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Say I was typing something in my terminal like:

ls | grep phrase

and after doing so I realize I want to delete all these files.

I want to use Ruby to do so, but can't quite figure out what to pass into it.

ls | grep phrase | ruby -e "what do I put in here to go through each line by line?"
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Why do you want to delete the files with Ruby? – Dave Newton Jan 5 '13 at 23:07
up vote 8 down vote accepted

Use this as a starting point:

ls ~ | ruby -ne 'print $_ if $_[/^D/]'

Which returns:


The -n flag means "loop over all incoming lines" and stores them in the "default" variable $_. We don't see that variable used much, partly as a knee-jerk reaction to Perl's overuse of it, but it has its useful moments in Rubydom.

These are the commonly used flags:

-e 'command'    one line of script. Several -e's allowed. Omit [programfile]
-n              assume 'while gets(); ... end' loop around your script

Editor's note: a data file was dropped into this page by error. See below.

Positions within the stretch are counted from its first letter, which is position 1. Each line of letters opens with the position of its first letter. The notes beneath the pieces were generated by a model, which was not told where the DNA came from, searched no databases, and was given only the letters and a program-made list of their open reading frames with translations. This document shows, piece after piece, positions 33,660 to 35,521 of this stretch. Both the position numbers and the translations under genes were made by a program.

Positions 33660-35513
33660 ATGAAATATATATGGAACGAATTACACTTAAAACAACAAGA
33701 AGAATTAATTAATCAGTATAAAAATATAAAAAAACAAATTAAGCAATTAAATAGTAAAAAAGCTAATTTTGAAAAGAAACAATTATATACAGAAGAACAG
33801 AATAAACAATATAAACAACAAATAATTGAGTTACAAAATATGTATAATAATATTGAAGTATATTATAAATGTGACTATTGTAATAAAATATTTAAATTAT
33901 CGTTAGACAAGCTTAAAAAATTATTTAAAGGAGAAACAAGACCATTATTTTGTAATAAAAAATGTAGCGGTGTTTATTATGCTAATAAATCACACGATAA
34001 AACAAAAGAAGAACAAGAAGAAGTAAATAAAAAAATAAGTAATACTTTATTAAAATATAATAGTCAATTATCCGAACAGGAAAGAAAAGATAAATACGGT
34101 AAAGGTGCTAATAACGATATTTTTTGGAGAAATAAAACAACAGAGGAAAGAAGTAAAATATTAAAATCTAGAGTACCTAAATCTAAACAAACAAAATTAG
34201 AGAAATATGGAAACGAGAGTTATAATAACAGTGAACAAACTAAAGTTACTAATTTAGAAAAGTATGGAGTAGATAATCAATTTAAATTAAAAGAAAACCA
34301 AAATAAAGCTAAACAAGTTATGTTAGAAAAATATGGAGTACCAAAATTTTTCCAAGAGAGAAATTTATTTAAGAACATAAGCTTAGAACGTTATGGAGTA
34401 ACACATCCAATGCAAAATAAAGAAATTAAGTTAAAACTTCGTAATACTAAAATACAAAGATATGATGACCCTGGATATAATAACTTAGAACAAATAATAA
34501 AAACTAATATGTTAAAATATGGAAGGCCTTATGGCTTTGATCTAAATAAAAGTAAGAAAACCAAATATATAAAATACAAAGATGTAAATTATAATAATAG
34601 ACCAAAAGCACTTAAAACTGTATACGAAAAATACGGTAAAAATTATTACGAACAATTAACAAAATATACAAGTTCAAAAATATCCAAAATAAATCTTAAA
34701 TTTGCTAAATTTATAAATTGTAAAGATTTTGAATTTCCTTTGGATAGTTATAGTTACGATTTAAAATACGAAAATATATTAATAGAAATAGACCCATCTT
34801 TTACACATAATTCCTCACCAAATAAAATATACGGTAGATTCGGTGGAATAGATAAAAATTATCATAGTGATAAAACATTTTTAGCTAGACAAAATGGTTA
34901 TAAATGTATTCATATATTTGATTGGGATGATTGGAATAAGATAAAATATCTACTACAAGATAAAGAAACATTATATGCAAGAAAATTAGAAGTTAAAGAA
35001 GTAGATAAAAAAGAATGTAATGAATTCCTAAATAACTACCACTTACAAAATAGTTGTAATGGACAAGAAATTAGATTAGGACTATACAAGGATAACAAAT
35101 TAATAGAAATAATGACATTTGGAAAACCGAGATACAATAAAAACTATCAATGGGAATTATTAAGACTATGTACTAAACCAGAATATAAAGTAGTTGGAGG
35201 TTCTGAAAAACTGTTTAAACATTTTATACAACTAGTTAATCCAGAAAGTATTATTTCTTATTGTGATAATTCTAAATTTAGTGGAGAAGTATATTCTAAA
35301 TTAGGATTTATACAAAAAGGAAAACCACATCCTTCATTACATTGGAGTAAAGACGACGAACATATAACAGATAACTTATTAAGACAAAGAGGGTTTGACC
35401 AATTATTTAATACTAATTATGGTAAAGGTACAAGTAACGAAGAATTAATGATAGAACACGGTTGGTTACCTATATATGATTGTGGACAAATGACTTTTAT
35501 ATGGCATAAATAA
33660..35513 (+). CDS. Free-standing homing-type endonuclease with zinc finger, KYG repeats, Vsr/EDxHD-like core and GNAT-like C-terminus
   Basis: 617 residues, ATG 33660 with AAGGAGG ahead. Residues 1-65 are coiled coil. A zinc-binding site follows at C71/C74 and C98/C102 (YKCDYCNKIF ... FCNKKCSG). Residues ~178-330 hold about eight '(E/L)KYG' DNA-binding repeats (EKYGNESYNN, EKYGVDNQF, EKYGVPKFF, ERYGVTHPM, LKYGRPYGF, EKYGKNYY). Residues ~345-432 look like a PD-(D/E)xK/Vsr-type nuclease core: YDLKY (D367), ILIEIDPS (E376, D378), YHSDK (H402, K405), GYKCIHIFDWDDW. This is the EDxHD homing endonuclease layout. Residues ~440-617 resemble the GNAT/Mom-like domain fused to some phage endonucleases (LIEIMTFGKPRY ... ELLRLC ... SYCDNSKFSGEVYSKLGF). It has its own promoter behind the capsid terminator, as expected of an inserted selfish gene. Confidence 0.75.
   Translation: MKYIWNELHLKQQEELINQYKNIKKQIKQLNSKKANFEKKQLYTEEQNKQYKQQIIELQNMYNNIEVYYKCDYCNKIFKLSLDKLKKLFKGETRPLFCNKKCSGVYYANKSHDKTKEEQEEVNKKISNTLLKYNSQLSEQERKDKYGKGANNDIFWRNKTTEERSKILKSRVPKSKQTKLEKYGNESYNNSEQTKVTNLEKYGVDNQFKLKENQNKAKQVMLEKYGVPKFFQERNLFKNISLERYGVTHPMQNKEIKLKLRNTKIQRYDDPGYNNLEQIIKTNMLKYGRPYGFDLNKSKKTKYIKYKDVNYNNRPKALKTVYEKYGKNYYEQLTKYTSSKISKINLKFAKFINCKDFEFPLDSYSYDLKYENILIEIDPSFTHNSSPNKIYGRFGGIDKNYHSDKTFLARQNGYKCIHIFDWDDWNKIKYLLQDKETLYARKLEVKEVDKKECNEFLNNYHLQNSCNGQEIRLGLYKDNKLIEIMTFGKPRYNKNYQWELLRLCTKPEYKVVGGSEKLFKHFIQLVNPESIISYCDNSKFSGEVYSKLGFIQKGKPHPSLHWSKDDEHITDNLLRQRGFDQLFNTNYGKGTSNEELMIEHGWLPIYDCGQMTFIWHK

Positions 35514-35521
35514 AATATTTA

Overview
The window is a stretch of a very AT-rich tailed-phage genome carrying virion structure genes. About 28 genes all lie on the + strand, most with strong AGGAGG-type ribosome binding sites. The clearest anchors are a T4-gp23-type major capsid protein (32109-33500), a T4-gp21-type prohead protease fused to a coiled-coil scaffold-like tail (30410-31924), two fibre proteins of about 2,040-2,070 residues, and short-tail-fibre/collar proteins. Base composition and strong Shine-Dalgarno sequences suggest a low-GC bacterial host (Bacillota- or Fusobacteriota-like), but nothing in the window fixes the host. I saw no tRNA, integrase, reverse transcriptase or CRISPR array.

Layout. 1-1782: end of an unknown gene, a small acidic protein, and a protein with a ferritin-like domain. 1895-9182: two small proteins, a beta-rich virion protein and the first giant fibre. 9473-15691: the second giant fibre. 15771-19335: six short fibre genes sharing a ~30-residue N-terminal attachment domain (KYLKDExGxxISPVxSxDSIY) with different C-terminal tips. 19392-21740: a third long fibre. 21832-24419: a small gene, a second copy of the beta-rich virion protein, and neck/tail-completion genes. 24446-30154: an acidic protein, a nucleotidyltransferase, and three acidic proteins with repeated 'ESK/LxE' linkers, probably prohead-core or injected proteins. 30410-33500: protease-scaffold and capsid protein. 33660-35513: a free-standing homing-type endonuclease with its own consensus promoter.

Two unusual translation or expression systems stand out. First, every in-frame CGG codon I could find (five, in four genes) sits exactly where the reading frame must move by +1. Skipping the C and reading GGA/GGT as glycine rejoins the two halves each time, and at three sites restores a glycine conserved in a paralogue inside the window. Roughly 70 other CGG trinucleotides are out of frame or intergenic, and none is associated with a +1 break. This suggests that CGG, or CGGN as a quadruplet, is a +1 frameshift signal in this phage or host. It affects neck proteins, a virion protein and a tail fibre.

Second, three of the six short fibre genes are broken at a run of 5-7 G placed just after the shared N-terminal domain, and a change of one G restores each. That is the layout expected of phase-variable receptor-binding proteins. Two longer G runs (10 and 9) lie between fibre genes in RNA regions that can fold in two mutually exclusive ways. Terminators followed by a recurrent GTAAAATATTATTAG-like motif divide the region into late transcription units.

-p              assume loop like -n but print line also like sed
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This command doesn't work in Ruby 2.0 apparently. Pasted it exactly and I get bad math expression: operand expected at `/^D/' – David Pelaez Jan 3 '14 at 5:36
Well, on my systems, using Ruby 2.0 it works fine. It's not Ruby code though, it's to be pasted at the shell prompt. Did you do that? – the Tin Man Jan 3 '14 at 5:40
Maybe I skipped a char or something. I tried again and it works now. Thanks for the answer. – David Pelaez Jan 6 '14 at 15:14

ARGF will save your bacon.

ls | grep phrase | ruby -e " { |file| puts file }"
=> phrase_file

ARGF is an array that stores whatever you passed into your (in this case command-line) script. You can read more about ARGF here:

For more uses check out this talk on Ruby Forum:

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